Today the Senate will vote on the most progressive bill on immigration policy in decades, though imperfect. Today the Supreme Court will rule on cases that may have finally caught up to public opinion. Edward Snowden will either surface or he won't. Wendy Davis will be a hero to many, particularly women in this country who value their right to make their own reproductive health decisions. And another anniversary of something historic that a young, Catholic president did fifty years ago will pass. In some ways, we are lightyears ahead of where we were that June day in Berlin when all eyes were on President Kennedy. In others, in the words of the great Aaron Sorkin, "we are absolutely nowhere."

Tuesday, June 25, 2013

Where New Music Tuesday and History Collide

When an artist resurfaces, there can be mixed reactions in the music world. When a true music legend resurfaces with a new album, now that's a different story. The incredibly talented Mavis Staples has released a new album, One True Vine. It is everything you would imagine a Mavis Staples album would be in the 21st century. It is her best rolled-out release in decades and arrives just two years after she won her very first Grammy. It's hard to imagine a woman this brilliant and with that amazing breadth of work didn't receive a Grammy until she was in her seventies.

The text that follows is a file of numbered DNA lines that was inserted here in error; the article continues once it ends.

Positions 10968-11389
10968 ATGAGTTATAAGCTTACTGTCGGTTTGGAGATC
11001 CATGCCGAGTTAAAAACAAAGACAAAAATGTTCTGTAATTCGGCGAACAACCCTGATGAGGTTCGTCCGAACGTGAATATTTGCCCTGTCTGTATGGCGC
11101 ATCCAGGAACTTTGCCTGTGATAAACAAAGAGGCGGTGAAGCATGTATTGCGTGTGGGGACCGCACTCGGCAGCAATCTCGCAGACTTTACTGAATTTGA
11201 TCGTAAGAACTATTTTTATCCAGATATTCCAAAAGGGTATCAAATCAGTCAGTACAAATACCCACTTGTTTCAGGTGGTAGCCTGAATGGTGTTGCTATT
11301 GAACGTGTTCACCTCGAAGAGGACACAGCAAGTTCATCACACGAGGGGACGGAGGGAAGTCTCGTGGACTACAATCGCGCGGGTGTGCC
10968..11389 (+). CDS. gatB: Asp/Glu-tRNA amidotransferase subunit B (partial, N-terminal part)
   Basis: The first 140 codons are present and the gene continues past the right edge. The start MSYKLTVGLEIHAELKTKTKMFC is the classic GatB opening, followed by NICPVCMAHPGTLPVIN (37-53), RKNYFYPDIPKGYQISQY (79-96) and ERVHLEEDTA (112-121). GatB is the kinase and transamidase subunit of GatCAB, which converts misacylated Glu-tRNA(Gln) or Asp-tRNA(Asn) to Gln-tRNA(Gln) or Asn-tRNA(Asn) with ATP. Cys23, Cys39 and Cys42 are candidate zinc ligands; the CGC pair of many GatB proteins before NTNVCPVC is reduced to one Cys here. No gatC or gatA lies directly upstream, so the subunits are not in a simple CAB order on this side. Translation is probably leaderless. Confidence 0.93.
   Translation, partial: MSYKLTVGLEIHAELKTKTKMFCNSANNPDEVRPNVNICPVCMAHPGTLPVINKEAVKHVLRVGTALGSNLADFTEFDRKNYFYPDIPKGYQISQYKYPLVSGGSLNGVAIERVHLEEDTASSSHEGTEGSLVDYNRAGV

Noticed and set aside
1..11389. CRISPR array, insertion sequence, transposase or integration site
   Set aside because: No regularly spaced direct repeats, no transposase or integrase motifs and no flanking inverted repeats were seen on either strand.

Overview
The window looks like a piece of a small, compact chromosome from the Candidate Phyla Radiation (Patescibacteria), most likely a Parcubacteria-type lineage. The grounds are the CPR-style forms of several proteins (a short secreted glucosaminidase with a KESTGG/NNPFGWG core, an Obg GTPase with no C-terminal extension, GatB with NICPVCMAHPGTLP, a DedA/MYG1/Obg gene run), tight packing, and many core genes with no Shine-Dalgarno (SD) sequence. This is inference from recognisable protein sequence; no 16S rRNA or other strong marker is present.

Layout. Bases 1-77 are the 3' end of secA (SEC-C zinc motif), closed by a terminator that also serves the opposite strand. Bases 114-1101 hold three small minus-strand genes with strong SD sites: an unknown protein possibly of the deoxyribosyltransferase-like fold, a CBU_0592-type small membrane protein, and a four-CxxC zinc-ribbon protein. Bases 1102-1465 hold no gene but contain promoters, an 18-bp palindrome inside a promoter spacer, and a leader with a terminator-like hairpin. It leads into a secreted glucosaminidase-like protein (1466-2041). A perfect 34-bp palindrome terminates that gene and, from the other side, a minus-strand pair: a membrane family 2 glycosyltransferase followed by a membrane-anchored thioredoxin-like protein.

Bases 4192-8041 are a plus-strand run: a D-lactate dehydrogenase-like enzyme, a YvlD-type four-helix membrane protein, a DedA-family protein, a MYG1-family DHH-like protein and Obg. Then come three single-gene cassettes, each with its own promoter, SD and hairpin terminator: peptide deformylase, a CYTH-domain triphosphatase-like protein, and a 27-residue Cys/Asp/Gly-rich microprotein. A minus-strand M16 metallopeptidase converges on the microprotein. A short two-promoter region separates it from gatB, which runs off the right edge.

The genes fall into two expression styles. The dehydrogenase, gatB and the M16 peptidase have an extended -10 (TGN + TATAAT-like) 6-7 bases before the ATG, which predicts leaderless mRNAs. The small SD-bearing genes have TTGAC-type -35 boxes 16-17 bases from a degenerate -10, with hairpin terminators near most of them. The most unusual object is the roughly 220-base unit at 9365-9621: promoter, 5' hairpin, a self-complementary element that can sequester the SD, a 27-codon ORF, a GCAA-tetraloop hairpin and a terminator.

History and this beautiful new album collide today as the Supreme Court of the United States struck down a portion of the Voting Rights Act. By striking down Section 4 of the VRA and requiring Congress to create a new formula, they've all but rendered useless the teeth of the VRA which is Section 5. Mavis Staples and other members of the Staple Singers participated in the Civil Rights Movement. The Staple Singers were, for all intents and purposes, the sound of the Civil Rights Movement. Their soul sound often opened for Dr. Martin Luther King, Jr. They provided their voices to an entire movement. Those voices won't be stifled today.

Sunday, June 23, 2013

Quote of the Day

"I admire how she protects her energy and understands her limitations."
-- Terry Tempest Williams, Refuge: 
An Unnatural History of Family and Place

Tuesday, June 18, 2013